Suggested Citation:"Appendix B." Institute of Medicine, National Academy of Sciences, and National Academy of Engineering. 1998. Resources for Teaching Middle School Science. Washington, DC: The National Academies Press. doi: 10.17226/5774.
×

NATIONAL SCIENCE RESOURCES CENTER

SMITHSONIAN INSTITUTION · NATIONAL ACADEMY OF SCIENCES

Resources for Teaching Middle School Science

EVALUATION CRITERIA FOR MIDDLE SCHOOL SCIENCE CURRICULUM MATERIALS

TITLE: or name of resource

SERIES TITLE: if applicable

AUTHOR(S): if applicable

CITY/STATE: where published

PUBLISHER/SOURCE:

COPYRIGHT DATE:

ISBN NO:

ADVERTISED GRADE LEVEL(S): grades(s)

SUPPLIES: availability of materials and kits for core curriculum materials

COST: suggested list price

RESOURCE TYPE: student activity book, teacher's guide, books on teaching science, etc.

SUBJECT: selected from major content categories

Please supply the following information:

REVIEWER: _______________________________________

(reviewer's name)

DATE: ________________________________

(date of review)

RECOMMENDED USER:

(check each that applies) _____ stu _____ tchr _____ adm _____ other (__________)

GRADE LEVEL(S) RECOMMENDED BY REVIEWER IF DIFFERENT FROM THE ADVERTISED LEVEL(S) STATED ABOVE:

(Please circle the specific grade level(s) for which you believe these materials are most appropriate.)

K 1 2 3 4 5 6 7 8 9 10 11 12

Reviewer:_____________________________________________________________________

1

NATIONAL SCIENCE RESOURCES CENTER

Smithsonian Institution · National Academy of Sciences

Suggested Citation:"Appendix B." Institute of Medicine, National Academy of Sciences, and National Academy of Engineering. 1998. Resources for Teaching Middle School Science. Washington, DC: The National Academies Press. doi: 10.17226/5774.
×

PEDAGOGY

Instructions: The following questions are designed to help you identify the important elements of each criterion. Please respond by selecting "Yes" if the material meets this goal and "No" if it does not. If "No" is selected, please explain the reason in the space provided below the question. In some instances, the question may not be applicable; then mark "NA."

CRITERIA

RATING

I. DOES THE MATERIAL ADDRESS THE IMPORTANT GOALS OF MIDDLE SCHOOL SCIENCE TEACHING AND LEARNING?

 

Does the material focus on engaging students in concrete experiences with science phenomena?

Yes

No

NA

Reason:

Does the material enable students to investigate an important science concept(s) in depth over an extended period of time? (Especially necessary for core materials.)

Yes

No

NA

Reason:

Does the material contribute to the development of scientific reasoning and problem-solving skills?

Yes

No

NA

Reason:

Does the material stimulate student interest and relate to their daily lives?

Yes

No

NA

Reason:

Does the material allow for or encourage the development of scientific attitudes and habits of mind, such as curiosity, respect for evidence, flexibility, and sensitivity to living things?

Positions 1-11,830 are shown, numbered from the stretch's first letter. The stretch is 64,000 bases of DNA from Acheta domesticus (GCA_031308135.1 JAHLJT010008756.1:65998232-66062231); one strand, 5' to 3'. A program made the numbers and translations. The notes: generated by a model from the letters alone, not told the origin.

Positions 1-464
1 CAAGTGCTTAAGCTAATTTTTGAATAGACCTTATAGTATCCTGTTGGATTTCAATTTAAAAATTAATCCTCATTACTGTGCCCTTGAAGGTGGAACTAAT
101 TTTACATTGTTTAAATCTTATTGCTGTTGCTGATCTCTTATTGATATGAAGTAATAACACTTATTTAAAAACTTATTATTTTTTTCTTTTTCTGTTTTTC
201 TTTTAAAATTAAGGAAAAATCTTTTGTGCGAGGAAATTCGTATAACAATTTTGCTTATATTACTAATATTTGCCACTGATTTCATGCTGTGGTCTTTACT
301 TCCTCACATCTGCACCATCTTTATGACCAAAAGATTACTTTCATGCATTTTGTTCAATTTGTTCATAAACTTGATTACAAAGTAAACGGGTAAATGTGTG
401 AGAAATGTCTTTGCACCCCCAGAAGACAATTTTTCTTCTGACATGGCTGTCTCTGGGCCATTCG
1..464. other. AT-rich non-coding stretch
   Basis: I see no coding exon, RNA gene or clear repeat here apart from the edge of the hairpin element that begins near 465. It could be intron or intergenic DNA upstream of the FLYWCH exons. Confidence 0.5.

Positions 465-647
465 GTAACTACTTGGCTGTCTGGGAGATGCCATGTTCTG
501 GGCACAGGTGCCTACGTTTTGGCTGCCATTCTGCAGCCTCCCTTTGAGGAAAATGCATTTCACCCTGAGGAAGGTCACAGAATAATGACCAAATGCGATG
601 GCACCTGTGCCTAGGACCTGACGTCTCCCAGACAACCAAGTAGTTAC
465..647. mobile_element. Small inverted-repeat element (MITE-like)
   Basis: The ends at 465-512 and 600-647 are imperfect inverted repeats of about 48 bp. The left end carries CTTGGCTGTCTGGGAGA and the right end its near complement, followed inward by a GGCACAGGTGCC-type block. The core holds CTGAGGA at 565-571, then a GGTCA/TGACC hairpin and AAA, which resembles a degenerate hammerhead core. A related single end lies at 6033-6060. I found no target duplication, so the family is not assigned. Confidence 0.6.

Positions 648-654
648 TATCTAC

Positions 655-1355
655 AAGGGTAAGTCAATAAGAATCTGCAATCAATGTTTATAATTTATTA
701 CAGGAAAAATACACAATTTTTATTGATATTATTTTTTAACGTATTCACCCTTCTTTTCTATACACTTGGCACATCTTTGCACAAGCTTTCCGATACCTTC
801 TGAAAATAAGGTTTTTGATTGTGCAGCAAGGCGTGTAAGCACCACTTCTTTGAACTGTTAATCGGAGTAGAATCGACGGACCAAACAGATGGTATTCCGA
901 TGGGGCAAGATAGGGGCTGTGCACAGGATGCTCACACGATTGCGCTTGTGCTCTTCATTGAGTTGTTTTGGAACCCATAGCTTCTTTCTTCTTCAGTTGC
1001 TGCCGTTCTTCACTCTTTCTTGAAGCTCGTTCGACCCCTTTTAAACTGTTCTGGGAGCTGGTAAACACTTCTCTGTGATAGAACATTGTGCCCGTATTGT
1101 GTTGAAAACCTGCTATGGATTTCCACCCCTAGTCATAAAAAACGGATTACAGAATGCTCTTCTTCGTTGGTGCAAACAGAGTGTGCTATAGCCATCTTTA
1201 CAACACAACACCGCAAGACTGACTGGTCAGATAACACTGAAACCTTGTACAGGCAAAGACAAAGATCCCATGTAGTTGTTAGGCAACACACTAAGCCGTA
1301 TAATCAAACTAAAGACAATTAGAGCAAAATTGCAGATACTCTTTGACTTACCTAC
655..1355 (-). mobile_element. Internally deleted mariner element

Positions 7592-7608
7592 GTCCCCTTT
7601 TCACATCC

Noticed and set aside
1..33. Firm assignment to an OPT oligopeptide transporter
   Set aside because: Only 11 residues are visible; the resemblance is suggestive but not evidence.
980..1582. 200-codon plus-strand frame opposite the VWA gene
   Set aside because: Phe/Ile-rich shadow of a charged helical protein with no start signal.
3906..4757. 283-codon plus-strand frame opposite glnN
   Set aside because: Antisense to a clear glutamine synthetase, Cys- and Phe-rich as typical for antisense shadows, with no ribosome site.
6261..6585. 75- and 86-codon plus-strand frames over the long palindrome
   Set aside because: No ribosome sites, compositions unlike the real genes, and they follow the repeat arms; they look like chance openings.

Yes

No

NA

Reason:

Are assessment strategies aligned with the goals for instruction?

Yes

No

NA

Reason:

Will the suggested assessment strategies provide an effective means of assessing student learning?

Yes

No

NA

Reason:

Reviewer:__________________________________________________________________________________

2

NATIONAL SCIENCE RESOURCES CENTER

Smithsonian Institution · National Academy of Sciences

Suggested Citation:"Appendix B." Institute of Medicine, National Academy of Sciences, and National Academy of Engineering. 1998. Resources for Teaching Middle School Science. Washington, DC: The National Academies Press. doi: 10.17226/5774.
×

CRITERIA

RATING

II. DOES THE MATERIAL FOCUS ON INQUIRY AND ACTIVITY AS THE BASIS OF LEARNING EXPERIENCES?

 

Does the material engage students in the processes of science?

Yes

No

NA

Reason:

Does the material engage students in planning and conducting scientific investigations?

Yes

No

NA

Reason:

Does the material provide opportunities for students to develop questioning skills related to scientific investigations?

Yes

No

NA

Reason:

Does the material provide opportunities for students to make and record their own observations?

Yes

No

NA

Reason:

Does the material provide opportunities for students to gather data and defend their own evidence?

Yes

No

NA

Reason:

Does the material provide opportunities, where appropriate, for students to use mathematics in the collection and treatment of data?

Yes

No

NA

Reason:

Does the material provide opportunities for students to express their results in a variety of ways?

Yes

No

NA

Reason:

Does the material encourage students to construct and analyze alternative explanations for science phenomena?

Yes

No

NA

Reason:

Does the material provide opportunities for students to work collaboratively with others?

Yes

No

NA

Reason:

Reviewer:__________________________________________________________________________________

3

NATIONAL SCIENCE RESOURCES CENTER

Smithsonian Institution · National Academy of Sciences

Suggested Citation:"Appendix B." Institute of Medicine, National Academy of Sciences, and National Academy of Engineering. 1998. Resources for Teaching Middle School Science. Washington, DC: The National Academies Press. doi: 10.17226/5774.
×

CRITERIA

RATING

III. ARE THE MODES OF INSTRUCTION DEVELOPMENTALLY APPROPRIATE?

 

Does the material present a logical sequence of related activities that will help students build conceptual understanding over several lessons?

Yes

No

NA

Reason:

Does the suggested instructional sequence take into account students' prior knowledge and experiences?